San Jose passes plastic bag ban

San Jose has become the nation's largest city to ban the use of single-use carryout plastic bags in retail stores.

The City Council voted 10-1 last week to adopt an ordinance prohibiting the free distribution of single-use carryout plastic and paper bags for all retail businesses in the city, effective Jan. 1, 2012. Exceptions have been granted for restaurants and nonprofit charitable re-use organizations. Paper bags will be available at affected retail stores after that date, but they must contain 40 percent recycled content and shoppers must be charged 10 cents per bag. That fee will increase to 25 cents by 2014.

John Stufflebean, San Jose’s environmental services director, said in a memo to council members that the ordinance would help the city reduce the number of bags clogging storm drains and creeks, improve water quality and reduce overall litter in the city.

In a statement released after the vote, the American Chemistry Council, an industry trade organization, said the ordinance will increase the cost of grocery shopping for San Jose residents and hurt the city’s small businesses.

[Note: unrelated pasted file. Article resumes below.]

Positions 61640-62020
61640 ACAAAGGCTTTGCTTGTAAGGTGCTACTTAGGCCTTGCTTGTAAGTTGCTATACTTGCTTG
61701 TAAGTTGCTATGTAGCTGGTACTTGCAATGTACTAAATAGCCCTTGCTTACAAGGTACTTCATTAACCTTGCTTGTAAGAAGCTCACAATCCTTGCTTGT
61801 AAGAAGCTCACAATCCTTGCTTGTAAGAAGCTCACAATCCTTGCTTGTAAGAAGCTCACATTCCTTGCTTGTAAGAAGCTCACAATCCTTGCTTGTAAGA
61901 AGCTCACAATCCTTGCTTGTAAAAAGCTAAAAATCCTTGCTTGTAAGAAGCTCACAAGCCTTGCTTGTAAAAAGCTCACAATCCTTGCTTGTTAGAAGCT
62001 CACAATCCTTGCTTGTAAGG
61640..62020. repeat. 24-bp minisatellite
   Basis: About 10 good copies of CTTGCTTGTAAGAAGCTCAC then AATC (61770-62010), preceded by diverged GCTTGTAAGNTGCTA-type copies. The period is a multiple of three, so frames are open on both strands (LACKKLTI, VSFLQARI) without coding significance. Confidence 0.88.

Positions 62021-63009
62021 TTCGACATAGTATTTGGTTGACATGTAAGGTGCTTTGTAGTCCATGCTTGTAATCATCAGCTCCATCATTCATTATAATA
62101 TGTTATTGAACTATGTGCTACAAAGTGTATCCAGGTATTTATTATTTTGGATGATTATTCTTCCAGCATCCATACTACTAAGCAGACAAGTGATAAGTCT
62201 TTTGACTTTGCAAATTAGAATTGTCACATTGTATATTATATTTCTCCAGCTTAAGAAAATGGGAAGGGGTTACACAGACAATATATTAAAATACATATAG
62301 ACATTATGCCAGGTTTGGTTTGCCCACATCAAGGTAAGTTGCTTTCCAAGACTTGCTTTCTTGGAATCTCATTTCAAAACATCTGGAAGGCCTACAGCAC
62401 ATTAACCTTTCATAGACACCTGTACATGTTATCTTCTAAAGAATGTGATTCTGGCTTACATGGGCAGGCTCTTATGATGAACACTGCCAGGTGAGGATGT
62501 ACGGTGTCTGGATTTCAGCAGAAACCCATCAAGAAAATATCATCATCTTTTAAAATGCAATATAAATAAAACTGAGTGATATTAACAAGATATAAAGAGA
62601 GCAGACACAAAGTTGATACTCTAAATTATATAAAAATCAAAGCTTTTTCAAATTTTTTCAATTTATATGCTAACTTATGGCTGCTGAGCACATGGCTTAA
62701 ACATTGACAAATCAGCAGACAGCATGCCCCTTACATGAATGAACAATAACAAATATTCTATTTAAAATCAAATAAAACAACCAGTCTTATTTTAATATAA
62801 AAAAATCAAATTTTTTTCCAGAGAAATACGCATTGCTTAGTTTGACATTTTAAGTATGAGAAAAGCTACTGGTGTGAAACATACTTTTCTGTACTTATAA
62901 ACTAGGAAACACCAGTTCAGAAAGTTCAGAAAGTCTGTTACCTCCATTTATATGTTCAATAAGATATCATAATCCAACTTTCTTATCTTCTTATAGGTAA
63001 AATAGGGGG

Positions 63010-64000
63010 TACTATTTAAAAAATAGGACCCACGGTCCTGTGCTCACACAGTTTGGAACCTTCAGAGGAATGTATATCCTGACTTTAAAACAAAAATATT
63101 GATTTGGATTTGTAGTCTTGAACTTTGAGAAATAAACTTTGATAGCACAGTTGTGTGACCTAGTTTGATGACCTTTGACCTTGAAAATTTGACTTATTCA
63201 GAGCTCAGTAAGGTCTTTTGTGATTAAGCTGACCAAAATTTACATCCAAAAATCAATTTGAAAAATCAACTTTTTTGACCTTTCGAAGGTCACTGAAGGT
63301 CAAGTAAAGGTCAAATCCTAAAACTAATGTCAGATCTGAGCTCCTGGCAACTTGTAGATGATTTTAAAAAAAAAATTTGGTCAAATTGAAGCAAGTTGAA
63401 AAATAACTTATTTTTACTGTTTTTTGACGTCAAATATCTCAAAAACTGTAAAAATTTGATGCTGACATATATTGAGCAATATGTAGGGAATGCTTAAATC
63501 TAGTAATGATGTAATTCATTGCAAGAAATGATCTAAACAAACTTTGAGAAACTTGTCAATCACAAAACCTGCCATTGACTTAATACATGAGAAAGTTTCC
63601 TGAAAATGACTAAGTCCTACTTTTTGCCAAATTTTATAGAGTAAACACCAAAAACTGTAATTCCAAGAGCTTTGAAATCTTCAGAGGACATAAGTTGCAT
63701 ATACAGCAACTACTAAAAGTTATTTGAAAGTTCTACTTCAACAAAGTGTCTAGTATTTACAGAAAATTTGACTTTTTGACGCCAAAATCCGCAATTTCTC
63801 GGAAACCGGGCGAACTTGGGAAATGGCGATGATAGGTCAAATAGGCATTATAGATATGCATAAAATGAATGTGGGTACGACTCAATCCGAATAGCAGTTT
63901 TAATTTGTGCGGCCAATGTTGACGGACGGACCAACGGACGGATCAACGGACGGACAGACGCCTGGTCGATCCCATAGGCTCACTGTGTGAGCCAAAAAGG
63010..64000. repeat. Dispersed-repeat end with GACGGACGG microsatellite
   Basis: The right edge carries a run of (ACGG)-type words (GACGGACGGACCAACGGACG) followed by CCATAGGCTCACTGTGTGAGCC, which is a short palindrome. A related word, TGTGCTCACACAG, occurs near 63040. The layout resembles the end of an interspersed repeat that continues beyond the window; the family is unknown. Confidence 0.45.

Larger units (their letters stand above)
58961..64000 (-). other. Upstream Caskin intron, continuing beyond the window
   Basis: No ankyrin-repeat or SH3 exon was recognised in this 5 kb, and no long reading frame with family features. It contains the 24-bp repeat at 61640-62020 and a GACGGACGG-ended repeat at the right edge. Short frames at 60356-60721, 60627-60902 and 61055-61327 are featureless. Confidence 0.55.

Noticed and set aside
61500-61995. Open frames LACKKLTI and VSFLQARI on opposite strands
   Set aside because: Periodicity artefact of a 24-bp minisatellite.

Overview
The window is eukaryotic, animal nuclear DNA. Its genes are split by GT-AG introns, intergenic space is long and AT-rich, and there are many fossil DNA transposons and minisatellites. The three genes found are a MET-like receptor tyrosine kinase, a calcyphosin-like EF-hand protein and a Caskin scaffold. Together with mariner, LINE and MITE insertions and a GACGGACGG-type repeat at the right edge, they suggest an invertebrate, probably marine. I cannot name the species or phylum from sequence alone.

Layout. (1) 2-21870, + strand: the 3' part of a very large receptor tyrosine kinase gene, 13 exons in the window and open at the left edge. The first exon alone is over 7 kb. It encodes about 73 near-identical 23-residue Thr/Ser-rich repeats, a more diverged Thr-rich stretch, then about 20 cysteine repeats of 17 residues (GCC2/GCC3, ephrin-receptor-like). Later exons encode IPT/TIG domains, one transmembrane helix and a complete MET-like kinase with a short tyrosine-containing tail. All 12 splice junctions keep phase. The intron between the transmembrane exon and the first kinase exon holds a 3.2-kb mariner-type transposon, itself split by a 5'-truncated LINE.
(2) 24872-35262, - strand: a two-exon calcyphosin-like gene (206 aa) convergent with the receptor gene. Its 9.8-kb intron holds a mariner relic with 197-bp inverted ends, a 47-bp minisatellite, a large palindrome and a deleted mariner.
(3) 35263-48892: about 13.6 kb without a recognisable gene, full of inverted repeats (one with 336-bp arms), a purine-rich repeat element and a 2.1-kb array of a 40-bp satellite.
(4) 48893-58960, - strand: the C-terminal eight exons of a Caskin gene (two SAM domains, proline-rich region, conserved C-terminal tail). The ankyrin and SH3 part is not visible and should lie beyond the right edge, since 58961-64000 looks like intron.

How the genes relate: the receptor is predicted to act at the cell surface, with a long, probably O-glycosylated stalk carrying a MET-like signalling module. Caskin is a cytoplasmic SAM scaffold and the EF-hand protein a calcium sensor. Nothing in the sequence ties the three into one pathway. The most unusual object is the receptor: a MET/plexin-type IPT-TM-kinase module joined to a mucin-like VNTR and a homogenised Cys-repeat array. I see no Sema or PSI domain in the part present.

"It's unfortunate that the City Council would take this approach," Tim Shestek, senior director of state affairs for the American Chemistry Council, said in a statement. "Plastic bags are fully recyclable and instead of entertaining recycling partnerships and programs, the City Council chose a policy that punishes consumers by raising grocery costs unnecessarily."

Read more in the Silicon Valley / San Jose Business Journal.

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